This undated image provided by Subaru shows Subaru’s DriverFocus Distraction Mitigation System. The system uses a dashboard camera to watch the driver s eyes and face. If it sees the driver is looking away from in front of the vehicle for an extended period, it will beep and the message ‘Keep eyes on road’ will show on the dashboard. The system watches for heads nodding or someone talking on the phone or texting, or even looking into the back seat, said Subaru spokesman Ron Kiino. TOSHI OKU / SUBARU OF AMERICA
Photo: Toshi Oku
Photo: Toshi Oku

Safety tech may lull drivers into distraction

ATLANTA — Those fancy safety features in your car may have lulled you into not paying attention behind the wheel.

That’s the conclusion of a new study by the AAA Foundation for Traffic Safety, which looked at the impact of adaptive cruise control, lane-keeping assist and other technologies.

Such technologies are proliferating as automakers seek to lure customers with new safety features. Adaptive cruise control, for example, automatically adjusts your vehicle’s speed to keep it a safe distance from vehicles in front of you. And lane-keeping assist warns drivers when they drift out of their lane.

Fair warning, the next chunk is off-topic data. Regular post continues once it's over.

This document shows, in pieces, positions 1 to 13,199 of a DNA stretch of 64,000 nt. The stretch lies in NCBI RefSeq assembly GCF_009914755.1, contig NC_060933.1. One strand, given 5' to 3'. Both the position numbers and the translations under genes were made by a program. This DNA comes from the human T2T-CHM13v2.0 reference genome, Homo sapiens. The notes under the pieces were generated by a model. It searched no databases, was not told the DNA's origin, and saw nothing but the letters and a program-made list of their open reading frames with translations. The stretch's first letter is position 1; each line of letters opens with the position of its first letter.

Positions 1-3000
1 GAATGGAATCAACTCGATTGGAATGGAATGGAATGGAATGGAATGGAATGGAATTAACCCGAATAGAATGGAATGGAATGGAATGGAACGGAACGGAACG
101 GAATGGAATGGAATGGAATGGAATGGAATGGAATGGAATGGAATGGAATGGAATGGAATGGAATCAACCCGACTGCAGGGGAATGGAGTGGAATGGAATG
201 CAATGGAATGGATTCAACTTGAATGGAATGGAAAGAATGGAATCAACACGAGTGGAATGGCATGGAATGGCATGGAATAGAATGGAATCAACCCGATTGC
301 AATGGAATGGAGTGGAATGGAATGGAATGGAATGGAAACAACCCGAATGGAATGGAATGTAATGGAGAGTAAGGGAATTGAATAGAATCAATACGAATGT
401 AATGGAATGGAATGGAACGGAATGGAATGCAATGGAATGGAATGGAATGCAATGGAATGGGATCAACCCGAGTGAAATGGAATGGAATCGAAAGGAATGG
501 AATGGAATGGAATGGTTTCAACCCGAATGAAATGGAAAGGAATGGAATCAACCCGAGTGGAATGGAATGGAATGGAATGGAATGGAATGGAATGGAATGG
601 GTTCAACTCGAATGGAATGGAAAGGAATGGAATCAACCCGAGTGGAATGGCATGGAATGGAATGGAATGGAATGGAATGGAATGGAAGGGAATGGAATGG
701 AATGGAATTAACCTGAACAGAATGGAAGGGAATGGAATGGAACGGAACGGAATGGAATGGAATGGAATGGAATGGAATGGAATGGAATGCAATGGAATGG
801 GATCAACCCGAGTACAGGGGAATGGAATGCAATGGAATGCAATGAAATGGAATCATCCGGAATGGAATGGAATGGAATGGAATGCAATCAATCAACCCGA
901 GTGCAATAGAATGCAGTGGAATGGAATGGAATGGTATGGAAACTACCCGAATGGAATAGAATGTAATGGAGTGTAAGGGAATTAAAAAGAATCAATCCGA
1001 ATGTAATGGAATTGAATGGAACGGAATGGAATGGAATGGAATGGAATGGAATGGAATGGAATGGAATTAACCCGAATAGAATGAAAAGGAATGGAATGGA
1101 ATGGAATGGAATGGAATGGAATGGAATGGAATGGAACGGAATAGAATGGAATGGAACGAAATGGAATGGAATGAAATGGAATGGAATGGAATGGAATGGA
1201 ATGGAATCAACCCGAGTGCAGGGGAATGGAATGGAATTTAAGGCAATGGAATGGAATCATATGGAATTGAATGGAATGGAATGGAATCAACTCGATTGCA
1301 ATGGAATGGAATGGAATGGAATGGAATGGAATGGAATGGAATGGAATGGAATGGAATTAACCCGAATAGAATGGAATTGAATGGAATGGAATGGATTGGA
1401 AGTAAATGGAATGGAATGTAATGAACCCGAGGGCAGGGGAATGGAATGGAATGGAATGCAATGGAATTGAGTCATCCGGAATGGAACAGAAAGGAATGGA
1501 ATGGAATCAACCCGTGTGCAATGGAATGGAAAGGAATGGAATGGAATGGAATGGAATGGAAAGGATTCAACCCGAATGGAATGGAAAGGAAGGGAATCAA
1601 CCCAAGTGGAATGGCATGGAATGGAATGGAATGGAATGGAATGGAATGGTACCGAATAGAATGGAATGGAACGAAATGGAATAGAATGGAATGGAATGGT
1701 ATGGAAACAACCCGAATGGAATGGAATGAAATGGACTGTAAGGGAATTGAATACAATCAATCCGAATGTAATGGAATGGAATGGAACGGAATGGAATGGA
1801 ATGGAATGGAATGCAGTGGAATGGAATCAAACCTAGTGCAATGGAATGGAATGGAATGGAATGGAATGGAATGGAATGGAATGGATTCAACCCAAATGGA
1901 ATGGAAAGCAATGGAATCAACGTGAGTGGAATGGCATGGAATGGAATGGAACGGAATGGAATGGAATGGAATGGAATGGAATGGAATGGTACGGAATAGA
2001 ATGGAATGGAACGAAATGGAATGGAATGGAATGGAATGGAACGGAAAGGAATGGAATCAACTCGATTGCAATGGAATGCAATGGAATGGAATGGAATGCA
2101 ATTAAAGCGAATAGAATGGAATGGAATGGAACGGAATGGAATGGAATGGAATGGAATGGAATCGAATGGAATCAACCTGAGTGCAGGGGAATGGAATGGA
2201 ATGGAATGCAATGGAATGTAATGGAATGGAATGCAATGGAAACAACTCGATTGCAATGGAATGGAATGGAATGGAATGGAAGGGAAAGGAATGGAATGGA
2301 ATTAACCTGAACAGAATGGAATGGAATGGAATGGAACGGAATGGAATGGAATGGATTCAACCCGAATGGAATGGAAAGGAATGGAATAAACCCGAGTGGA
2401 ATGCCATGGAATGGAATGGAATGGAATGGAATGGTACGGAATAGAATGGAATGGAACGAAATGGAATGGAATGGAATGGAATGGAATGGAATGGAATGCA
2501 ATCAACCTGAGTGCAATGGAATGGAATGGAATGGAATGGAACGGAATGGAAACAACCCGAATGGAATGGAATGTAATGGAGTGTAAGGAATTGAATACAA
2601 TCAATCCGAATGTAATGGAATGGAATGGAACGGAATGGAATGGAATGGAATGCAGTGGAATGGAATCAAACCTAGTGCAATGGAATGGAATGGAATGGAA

Researchers with the AAA Foundation and the Virginia Tech Transportation Institute analyzed video of on-road behaviors for two groups. The first group was people who owned a vehicle equipped with various “advanced driver assistance systems” and had more experience with them. Motorists in the second group had less experience with the technology, but they were given a vehicle equipped with it to use for four weeks.

Researchers found the drivers who were more familiar with the technology were more likely to drive distracted when the safety systems were active. For example, they were more likely to text while driving or adjust the radio.

Drivers with less experience with the technology were more likely to remain alert.

The researchers believe drivers who aren’t yet accustomed to the features are less inclined to trust them, so they remain alert. But as they become acclimated to the technology, they’re more likely to take their eyes off the road.

“Advanced driver assistance technologies have a lot to offer in terms of comfort and safety, but they should never replace an attentive and engaged driver,” said William Van Tassel, AAA manager of driver training programs.

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